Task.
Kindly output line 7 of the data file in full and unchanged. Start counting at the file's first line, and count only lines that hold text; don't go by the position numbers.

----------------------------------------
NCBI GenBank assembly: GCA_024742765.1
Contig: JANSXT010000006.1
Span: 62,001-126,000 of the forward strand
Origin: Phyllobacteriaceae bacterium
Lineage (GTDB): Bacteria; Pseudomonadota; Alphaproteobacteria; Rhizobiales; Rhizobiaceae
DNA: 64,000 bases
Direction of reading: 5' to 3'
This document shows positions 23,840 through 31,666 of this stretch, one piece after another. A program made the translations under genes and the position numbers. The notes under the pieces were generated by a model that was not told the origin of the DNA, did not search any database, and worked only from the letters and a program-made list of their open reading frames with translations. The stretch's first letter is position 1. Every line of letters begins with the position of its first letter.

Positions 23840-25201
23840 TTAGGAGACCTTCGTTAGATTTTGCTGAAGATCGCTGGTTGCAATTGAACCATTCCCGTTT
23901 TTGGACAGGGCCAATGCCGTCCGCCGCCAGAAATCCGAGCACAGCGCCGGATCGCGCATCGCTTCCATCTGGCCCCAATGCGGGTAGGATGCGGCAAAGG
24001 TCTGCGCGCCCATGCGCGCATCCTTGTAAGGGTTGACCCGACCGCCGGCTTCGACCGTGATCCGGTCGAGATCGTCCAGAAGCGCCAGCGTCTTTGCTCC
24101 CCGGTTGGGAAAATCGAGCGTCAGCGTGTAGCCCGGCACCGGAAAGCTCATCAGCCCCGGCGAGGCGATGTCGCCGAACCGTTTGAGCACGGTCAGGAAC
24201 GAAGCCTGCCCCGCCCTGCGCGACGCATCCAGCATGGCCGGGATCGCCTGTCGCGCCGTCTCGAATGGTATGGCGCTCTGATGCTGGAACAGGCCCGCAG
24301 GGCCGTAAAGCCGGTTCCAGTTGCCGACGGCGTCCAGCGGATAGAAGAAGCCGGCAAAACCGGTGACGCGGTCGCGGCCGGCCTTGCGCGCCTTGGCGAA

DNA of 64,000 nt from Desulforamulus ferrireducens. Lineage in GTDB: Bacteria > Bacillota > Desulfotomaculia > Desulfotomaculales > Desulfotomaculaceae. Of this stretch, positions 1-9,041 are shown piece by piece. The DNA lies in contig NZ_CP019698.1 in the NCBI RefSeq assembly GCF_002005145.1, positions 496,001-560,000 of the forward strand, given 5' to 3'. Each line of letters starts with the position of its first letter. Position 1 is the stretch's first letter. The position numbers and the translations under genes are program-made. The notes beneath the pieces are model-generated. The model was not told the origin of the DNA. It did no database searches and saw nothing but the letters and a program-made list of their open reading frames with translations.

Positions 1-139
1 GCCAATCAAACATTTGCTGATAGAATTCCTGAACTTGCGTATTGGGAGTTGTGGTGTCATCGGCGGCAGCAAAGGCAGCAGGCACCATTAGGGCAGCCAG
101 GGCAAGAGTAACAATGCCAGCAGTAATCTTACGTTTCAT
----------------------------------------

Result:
Direction of reading: 5' to 3'